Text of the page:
2015 Ford Mustang GT: Okay, I'll Drive It - All Day Long!
June 18, 2015
The first new car I bought myself was a 1967 Mustang GT 2+2. I've got a 1965 coupe in my garage. I may be Edmunds's green-car editor, but I still do love me a V8 on occasion. So it was only right that I pick our 2015 Ford Mustang GT for a recent 1,500-mile California road trip.
I'd been a bit worried after a few of my fellow editors poked at the pony for being a bit bloated with, as Josh Sadlier put it, a bulbous hood and the overall feel of a fatsuit, not to mention Kurt's rant against its color and habit of pogoing on concrete freeways and over Southern California's increasingly deteriorating surface streets.
But it turned out to be a great ride for a long trip up the middle of the state, to the coastal redwood forests and wineries of Sonoma County and back.
First off, I agree with Kurt's take on orange. It isn't the greatest of all colors for a car that can exceed the maximum freeway speed limit with three of its six gears left to go. It shouts "hey, chase me down" to every would-be road racer and highway patrol officer within hearing distance of the exhaust's muted rumble. Makes it easy to spot other members of the herd on the road though, like the 2015 Mustang convertible we played tag with on the last 260 miles of our trip.
Speaking of highway patrol officers, we got a few glances from the CHP, but setting cruise control at just a bit above the posted speed limit when I was passing through regions known for heavy traffic enforcement kept me on the good side of the law. I blew off steam accelerating up freeway on-ramps after gas, pit and meal stops and the GT's 435 ponies and short-throw, six-speed manual made ramp-running quite a thrill.
The jouncy-bouncy ride on bad asphalt or ridged concrete surfaces at lower speeds does get a bit wearing. Either pass on the Performance Pack and its stiff suspension or get some decent aftermarket shocks for your non-track days if you decide to park a 2015 Mustang GT in your garage.
But big? Oversized? Bloated? No way.
The sheet metal swells in a few places, but the 2015 GT isn't any bigger than the '05 and stretches only a few inches beyond the dimensions of my old '67. Per Ford's data sheets for the '67 Mustang and 2015 Mustang, the new GT's 107.1-inch wheelbase is actually 0.9 inches shorter, while overall length is 4.7 inches more, width is up 4.5 inches and the car has grown 2.8 inches taller.
The 2015 Mustang is a lot bigger than its original forebear, though. The '65 2+2 was almost 7 inches shorter and narrower, and topped out with 3.2 inches less height. Mass is up a lot as well. Curb weight for our 2015 Mustang GT is 1,099 pounds more than a '65 fastback. That's a 42 percent boost over 50 years.
Come to think of it, perhaps that's why the 2015 GT doesn't feel all that big to me. I've also piled-on pounds, and a few inches of girth, in the past five decades.
Still, horsepower in the 2015 GT is 60 percent more than the 271-hp rating for a '67 hi-po GT, which ought to help equalize the weight difference. That power and the accompanying torque certainly combine to help make the '15 Mustang GT an easy ride in heavy traffic.
In standard shuffle-and-go freeway crawl, where speeds bounce around between 5 and 40 mpg, just leave it in third. No need to shift unless you come to a complete halt. At cruising speeds, stay in fifth (at the cost of about two miles per gallon) so you can add a quick burst of speed for passing without having to work the clutch. In sixth, the Mustang all but falls asleep at 75 mph, loping along at around 2,100 rpm and taking forrrreverrrr to accelerate without a downshift.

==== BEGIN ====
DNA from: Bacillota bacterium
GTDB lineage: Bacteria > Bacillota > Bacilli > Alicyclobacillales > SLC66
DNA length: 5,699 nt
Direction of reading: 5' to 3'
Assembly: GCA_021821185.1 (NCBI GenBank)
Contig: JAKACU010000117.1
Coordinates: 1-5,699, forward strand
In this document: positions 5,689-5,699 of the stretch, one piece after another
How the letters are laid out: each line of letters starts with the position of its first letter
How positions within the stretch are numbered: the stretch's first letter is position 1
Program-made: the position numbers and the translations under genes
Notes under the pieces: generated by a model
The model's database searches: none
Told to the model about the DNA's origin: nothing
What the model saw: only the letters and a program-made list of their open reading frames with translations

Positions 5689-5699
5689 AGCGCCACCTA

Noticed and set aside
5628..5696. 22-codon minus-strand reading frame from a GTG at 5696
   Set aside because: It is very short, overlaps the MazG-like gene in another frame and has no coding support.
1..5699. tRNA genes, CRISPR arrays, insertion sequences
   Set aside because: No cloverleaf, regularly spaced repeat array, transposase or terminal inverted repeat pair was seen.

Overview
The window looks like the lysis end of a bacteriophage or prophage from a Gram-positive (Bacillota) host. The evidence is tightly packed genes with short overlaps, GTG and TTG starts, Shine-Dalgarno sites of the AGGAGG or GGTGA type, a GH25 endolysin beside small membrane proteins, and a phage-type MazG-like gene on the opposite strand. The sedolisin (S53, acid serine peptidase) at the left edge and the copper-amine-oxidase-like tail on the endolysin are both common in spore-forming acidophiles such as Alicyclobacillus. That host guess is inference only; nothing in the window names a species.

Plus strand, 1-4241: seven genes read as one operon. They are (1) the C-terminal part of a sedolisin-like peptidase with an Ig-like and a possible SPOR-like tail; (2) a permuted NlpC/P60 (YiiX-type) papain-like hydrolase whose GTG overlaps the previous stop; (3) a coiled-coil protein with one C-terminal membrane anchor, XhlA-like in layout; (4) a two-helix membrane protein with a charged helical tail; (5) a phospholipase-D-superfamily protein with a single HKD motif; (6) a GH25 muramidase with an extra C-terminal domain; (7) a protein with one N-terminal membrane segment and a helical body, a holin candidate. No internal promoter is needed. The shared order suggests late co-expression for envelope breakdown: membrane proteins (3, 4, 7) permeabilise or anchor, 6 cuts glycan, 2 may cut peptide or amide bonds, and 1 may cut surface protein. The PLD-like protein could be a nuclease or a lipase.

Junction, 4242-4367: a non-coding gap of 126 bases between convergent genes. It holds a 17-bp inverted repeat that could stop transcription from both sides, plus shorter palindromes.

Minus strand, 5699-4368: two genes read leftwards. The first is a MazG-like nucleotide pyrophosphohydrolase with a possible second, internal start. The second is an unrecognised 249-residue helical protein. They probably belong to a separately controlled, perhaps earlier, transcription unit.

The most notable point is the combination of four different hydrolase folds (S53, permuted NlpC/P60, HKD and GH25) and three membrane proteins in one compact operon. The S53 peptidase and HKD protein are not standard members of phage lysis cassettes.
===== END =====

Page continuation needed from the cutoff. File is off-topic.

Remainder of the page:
Shiftless driving like this also helps avoid right-leg fatigue when you've engaged the adaptive cruise control in heavy traffic on long, dull stretches of highway.
The interior of the 2015 Ford Mustang GT fits a 6'2, 250-pounder just fine, with plenty of head- and legroom. Even the optional Recaro seats wrapped around my frame like they'd been custom fitted. I had to slide the driver seat all the way back in its tracks to make smooth exits or entry over the tall bolster on the seat bottom though, and the high seat backs with fixed head restraints make it difficult to toss stuff into — or pull stuff out of — the Mustang's miniscule back seats.
Outward vision, despite Josh's bulbous hood, was excellent. The field of view through the raked windshield is better today than back when the Mustang launched in mid 64.
Thank the powers that be, though, for the 2015 GT's rearview camera. I didn't notice the rear and rear-side blind spots much when driving, but doing 12-point turnarounds in the tightly-packed parking lots of Sonoma County's myriad wineries would have been pretty dicey without that camera.
On the fuel efficiency front, the 2015 Mustang GT delivered 19.1 mpg overall on the trip, with a best tank of 22.3 mpg.
My verdict after 1,500 miles in our 2015 Mustang GT? It might be a car that gets young blood racing, but at $45k and change, it's a car that better fits the pocketbooks of generations that remember the Ford Pony Car before the era of the tiny, tinny, underpowered and generally ugly Mustang II.
Go ahead and buy the super-prepped Performance Package and Recaro seats if you plan to limit your driving to the track. But stick with the standard GT Premium trim if you're looking for a daily driver with muscle and a pile of standard equipment. And then drive it. Even in Competition Orange.
That paint and the exhaust tone may say "wild and wooly," but on our long road trip the 2015 Mustang GT proved to be a pretty well-mannered trail horse.
John O'Dell, Senior Editor